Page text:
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Please Boycott My Country

As a Jew who's spent my entire life admiring the State of Israel and the intrepid citizens who have built a wonderful innovative economy I have one piece of advice: Get used to this!

Bibi & Israel's Right Wing has managed to turn global public opinion against them and ramp up anti-sematism to a level we haven't seen in decades, all while getting outmaneuvered and outfoxed by Iran. Hamas is simply a proxy for the evil bastards who run the large Shiite state.

Are Jews around the world f-cked? Yup.

Please Boycott My Country

If universities in Norway are going to target Israel, they should pay a price.

By Torkel Brekke, WSJ

Feb. 27, 2024

I have spent years researching religious discrimination against Jews and Muslims globally and am deeply troubled to find a modern strain of antisemitism spreading in my own country.

Though cloaked under another name—“anti-Zionism”—its roots are traceable to a well-documented Soviet apparatus of anti-Israel and anti-Western propaganda. This poisonous ideology is a threat to Jews everywhere.

Recent decisions by Norwegian universities to cut institutional ties with Israel are clear indications of anti-Zionist sentiment here. Oslo Metropolitan University on Feb. 14 condemned “Israel’s attack on Gaza,” put on hold an exchange program with the University of Haifa and announced it wouldn’t enter into new agreements with Israeli universities. The University of Southeastern Norway criticized Israel’s actions in Gaza and terminated cooperation agreements with two Israeli universities on Feb. 19 but insists, absurdly, that this doesn’t amount to an academic boycott. Other schools debate whether to follow suit.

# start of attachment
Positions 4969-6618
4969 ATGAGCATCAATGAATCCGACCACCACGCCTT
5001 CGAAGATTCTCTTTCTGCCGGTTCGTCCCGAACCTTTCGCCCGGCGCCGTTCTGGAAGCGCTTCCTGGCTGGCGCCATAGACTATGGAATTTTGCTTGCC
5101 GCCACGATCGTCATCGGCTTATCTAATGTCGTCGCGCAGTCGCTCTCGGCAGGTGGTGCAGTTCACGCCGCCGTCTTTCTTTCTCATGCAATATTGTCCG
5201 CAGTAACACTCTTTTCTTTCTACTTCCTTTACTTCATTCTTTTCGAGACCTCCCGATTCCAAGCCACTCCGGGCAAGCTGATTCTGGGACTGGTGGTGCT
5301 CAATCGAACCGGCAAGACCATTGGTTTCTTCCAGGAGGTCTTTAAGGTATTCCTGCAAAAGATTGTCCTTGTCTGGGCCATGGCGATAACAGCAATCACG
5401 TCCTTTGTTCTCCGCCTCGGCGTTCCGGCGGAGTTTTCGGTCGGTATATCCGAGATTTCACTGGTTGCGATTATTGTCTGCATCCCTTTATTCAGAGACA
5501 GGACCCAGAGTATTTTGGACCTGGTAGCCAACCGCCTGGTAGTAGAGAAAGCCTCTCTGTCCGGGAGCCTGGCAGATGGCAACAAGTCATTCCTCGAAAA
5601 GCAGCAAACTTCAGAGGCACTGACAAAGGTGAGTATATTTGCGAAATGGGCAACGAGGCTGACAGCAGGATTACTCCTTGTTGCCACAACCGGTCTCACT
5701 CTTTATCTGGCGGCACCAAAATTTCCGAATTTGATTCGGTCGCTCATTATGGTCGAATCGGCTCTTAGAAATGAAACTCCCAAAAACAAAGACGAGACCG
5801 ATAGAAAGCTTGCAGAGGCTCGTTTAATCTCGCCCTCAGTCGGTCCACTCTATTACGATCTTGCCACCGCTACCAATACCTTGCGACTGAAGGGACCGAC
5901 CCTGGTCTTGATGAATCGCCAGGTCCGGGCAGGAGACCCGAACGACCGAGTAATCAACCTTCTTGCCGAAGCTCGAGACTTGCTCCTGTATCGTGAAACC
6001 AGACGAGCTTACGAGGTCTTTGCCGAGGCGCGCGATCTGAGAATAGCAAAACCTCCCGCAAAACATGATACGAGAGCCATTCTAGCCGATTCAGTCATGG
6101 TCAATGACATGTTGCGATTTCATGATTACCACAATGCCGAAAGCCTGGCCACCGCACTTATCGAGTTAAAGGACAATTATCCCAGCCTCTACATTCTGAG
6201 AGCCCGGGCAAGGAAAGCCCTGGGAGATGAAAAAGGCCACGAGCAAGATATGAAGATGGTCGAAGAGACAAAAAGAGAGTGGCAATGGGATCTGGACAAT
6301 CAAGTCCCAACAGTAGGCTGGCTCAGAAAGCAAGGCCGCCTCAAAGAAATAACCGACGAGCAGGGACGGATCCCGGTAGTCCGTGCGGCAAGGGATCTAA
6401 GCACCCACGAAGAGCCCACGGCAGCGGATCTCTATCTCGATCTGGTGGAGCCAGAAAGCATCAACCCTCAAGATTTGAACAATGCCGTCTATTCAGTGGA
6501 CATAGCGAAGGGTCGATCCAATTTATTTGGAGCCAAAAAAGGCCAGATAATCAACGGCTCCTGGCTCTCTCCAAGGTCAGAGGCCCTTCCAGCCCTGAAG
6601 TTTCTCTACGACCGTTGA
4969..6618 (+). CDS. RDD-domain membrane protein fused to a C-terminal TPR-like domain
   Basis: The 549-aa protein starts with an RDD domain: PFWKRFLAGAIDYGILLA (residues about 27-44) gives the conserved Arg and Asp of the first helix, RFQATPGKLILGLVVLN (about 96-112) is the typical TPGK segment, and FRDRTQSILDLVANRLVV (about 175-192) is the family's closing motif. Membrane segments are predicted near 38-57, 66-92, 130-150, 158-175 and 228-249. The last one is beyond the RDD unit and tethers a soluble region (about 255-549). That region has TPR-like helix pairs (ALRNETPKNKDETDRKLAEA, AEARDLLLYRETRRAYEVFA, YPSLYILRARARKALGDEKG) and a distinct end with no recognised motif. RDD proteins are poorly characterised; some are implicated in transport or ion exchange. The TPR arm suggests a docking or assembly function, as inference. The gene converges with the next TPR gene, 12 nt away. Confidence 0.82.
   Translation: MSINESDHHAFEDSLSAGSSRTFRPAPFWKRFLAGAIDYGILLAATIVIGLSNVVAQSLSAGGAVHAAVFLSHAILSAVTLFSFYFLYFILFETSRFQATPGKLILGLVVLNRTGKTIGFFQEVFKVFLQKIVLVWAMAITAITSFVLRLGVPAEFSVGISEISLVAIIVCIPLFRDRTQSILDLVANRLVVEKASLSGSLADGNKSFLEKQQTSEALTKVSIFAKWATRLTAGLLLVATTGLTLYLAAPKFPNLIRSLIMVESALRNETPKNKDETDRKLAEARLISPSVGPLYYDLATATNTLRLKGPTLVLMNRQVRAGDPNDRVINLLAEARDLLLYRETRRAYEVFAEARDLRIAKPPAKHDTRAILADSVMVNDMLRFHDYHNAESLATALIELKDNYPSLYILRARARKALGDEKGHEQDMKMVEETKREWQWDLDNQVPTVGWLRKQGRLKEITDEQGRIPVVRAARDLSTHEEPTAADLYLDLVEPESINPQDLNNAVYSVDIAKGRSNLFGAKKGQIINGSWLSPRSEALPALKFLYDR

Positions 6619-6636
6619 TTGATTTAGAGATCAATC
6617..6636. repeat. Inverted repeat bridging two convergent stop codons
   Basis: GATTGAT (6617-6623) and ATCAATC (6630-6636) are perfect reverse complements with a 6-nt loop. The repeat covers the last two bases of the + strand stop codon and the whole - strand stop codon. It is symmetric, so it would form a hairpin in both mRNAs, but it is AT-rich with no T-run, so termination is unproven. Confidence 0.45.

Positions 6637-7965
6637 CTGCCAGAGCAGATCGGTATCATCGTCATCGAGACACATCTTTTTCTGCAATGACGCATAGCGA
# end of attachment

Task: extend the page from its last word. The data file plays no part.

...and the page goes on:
A rational conversation on this subject would begin with people debating the ethics of academic boycotts, then weighing criteria for boycotts in general, and finally considering boycotts against the worst states—such as Iran, North Korea and Myanmar. But the debate about boycotts of Israel is no more rational than debates about the “sins” of the Jews in earlier periods of history.

While the most recent boycott decisions have arisen in the context of the devastating war against Hamas in Gaza, this isn’t the root cause. Some university faculty in Norway have been pushing for boycotts of Israel for decades. Meanwhile, Norway’s research and innovation sector has rushed to deepen its cooperation with China.

What can be done? To date, 38 U.S. states have adopted legislation designed to discourage boycotts against Israel. In a similar vein, universities in the U.S. should consider setting up counter-boycotts against foreign universities that attempt to isolate Israel. Norway would be a great place to start. This could mean terminating strategic partnerships for research and student exchange.

When Norwegian university faculty and boards call for boycotts of Israel, their virtue signaling typically comes without a cost, but a counter-boycott might change the calculus because losing U.S. partners would hurt most institutions.

More broadly, a counter-boycott could prompt Norwegian students and scholars to think critically about how they have allowed this progressive, post-Holocaust strain of antisemitism to fester under a different name.

Mr. Brekke is a professor of religion and society at the MF School of Theology, Religion and Society.

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